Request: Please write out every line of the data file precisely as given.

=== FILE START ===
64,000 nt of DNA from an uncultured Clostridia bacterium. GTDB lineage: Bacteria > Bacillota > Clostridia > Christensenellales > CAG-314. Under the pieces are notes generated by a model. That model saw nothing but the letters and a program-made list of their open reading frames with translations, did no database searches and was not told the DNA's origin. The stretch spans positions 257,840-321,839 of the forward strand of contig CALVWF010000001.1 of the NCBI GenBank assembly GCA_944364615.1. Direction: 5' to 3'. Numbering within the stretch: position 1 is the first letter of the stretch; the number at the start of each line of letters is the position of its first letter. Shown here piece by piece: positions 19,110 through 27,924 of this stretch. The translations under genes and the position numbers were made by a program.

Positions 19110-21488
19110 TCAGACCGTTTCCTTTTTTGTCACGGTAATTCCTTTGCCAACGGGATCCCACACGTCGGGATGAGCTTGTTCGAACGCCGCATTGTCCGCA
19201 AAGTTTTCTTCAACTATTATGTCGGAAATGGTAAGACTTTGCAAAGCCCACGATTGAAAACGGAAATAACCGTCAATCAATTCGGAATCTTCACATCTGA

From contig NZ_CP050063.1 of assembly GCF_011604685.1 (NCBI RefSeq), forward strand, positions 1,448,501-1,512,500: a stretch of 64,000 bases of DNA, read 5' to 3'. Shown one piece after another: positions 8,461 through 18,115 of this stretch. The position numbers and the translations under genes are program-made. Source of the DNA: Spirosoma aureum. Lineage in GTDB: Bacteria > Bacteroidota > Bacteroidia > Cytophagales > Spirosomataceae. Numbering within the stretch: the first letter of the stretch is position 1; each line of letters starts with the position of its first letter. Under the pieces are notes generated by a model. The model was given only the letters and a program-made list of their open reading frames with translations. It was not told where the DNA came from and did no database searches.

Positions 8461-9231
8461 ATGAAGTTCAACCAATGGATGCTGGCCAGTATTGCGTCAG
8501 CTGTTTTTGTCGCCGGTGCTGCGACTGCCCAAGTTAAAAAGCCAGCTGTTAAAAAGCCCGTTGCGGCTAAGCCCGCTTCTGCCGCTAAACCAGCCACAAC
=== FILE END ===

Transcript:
64,000 nt of DNA from an uncultured Clostridia bacterium. GTDB lineage: Bacteria > Bacillota > Clostridia > Christensenellales > CAG-314. Under the pieces are notes generated by a model. That model saw nothing but the letters and a program-made list of their open reading frames with translations, did no database searches and was not told the DNA's origin. The stretch spans positions 257,840-321,839 of the forward strand of contig CALVWF010000001.1 of the NCBI GenBank assembly GCA_944364615.1. Direction: 5' to 3'. Numbering within the stretch: position 1 is the first letter of the stretch; the number at the start of each line of letters is the position of its first letter. Shown here piece by piece: positions 19,110 through 27,924 of this stretch. The translations under genes and the position numbers were made by a program.

Positions 19110-21488
19110 TCAGACCGTTTCCTTTTTTGTCACGGTAATTCCTTTGCCAACGGGATCCCACACGTCGGGATGAGCTTGTTCGAACGCCGCATTGTCCGCA
19201 AAGTTTTCTTCAACTATTATGTCGGAAATGGTAAGACTTTGCAAAGCCCACGATTGAAAACGGAAATAACCGTCAATCAATTCGGAATCTTCACATCTGA

From contig NZ_CP050063.1 of assembly GCF_011604685.1 (NCBI RefSeq), forward strand, positions 1,448,501-1,512,500: a stretch of 64,000 bases of DNA, read 5' to 3'. Shown one piece after another: positions 8,461 through 18,115 of this stretch. The position numbers and the translations under genes are program-made. Source of the DNA: Spirosoma aureum. Lineage in GTDB: Bacteria > Bacteroidota > Bacteroidia > Cytophagales > Spirosomataceae. Numbering within the stretch: the first letter of the stretch is position 1; each line of letters starts with the position of its first letter. Under the pieces are notes generated by a model. The model was given only the letters and a program-made list of their open reading frames with translations. It was not told where the DNA came from and did no database searches.

Positions 8461-9231
8461 ATGAAGTTCAACCAATGGATGCTGGCCAGTATTGCGTCAG
8501 CTGTTTTTGTCGCCGGTGCTGCGACTGCCCAAGTTAAAAAGCCAGCTGTTAAAAAGCCCGTTGCGGCTAAGCCCGCTTCTGCCGCTAAACCAGCCACAAC